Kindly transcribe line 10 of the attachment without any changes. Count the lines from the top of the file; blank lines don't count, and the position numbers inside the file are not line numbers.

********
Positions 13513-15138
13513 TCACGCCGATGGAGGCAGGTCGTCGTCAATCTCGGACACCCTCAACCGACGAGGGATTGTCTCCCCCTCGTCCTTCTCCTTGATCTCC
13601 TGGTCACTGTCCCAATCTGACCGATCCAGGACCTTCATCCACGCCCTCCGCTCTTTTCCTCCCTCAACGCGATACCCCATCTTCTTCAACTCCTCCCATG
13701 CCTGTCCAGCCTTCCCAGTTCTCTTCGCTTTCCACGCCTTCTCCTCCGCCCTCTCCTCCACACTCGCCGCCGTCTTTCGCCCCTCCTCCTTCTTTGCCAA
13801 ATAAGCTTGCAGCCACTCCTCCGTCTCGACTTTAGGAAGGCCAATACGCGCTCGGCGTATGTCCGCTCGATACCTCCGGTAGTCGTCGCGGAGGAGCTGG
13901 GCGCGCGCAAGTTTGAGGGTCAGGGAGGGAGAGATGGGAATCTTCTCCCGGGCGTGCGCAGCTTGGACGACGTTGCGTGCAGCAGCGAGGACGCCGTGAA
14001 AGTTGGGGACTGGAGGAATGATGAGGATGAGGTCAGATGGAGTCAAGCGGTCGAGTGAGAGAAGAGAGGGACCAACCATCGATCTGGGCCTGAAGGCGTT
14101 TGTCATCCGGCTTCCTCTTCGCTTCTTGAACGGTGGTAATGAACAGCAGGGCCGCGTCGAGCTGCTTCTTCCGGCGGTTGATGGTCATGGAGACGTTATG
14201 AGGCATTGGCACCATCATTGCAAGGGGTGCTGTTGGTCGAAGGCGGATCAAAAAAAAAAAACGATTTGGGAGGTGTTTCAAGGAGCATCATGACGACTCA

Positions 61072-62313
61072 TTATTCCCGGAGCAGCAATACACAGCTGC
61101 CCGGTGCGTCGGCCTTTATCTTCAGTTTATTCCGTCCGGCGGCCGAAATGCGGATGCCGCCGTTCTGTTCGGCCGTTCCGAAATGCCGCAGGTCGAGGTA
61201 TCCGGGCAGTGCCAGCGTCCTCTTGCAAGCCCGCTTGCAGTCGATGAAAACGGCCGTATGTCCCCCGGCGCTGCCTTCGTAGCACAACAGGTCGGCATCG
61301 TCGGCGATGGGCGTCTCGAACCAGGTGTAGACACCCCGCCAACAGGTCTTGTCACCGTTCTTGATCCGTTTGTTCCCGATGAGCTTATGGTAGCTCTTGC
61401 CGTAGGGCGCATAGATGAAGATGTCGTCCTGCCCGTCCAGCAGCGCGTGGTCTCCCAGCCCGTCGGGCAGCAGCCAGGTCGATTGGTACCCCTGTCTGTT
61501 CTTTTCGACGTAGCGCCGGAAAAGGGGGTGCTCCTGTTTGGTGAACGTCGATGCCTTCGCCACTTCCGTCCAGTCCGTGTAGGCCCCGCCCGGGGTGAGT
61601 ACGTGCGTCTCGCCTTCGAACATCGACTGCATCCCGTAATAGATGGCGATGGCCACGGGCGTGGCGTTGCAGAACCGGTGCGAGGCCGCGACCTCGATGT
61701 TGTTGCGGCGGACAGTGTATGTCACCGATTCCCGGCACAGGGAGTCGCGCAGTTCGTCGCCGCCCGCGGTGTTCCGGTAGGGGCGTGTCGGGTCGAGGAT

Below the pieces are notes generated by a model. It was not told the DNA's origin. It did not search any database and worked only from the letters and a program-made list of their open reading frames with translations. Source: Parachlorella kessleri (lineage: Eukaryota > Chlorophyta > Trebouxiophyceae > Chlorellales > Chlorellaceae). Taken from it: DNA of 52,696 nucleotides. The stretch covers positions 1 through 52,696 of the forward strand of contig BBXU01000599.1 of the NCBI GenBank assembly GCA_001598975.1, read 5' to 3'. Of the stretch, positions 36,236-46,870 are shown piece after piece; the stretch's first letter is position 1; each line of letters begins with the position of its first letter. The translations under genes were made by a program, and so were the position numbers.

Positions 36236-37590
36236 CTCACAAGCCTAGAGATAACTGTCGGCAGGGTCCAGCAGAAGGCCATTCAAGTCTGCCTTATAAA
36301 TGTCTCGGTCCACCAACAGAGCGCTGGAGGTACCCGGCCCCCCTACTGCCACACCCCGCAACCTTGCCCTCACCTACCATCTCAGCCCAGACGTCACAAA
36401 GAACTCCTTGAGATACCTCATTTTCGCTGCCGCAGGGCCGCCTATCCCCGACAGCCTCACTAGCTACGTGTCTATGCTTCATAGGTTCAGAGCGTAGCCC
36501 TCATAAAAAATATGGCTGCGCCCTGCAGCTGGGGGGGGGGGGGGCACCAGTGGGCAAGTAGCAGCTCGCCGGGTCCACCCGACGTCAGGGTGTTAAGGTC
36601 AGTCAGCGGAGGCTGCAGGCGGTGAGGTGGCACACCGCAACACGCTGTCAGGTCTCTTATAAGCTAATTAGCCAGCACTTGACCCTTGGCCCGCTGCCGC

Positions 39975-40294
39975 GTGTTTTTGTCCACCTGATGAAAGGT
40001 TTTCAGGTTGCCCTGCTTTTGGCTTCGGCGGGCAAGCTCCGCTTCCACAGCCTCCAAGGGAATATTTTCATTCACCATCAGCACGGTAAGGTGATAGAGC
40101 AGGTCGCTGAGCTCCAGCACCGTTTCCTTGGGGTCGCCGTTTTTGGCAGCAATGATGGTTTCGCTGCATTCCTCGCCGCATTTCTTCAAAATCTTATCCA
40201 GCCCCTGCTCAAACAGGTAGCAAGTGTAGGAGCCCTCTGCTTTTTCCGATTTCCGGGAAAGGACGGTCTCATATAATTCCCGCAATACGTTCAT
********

Positions 61072-62313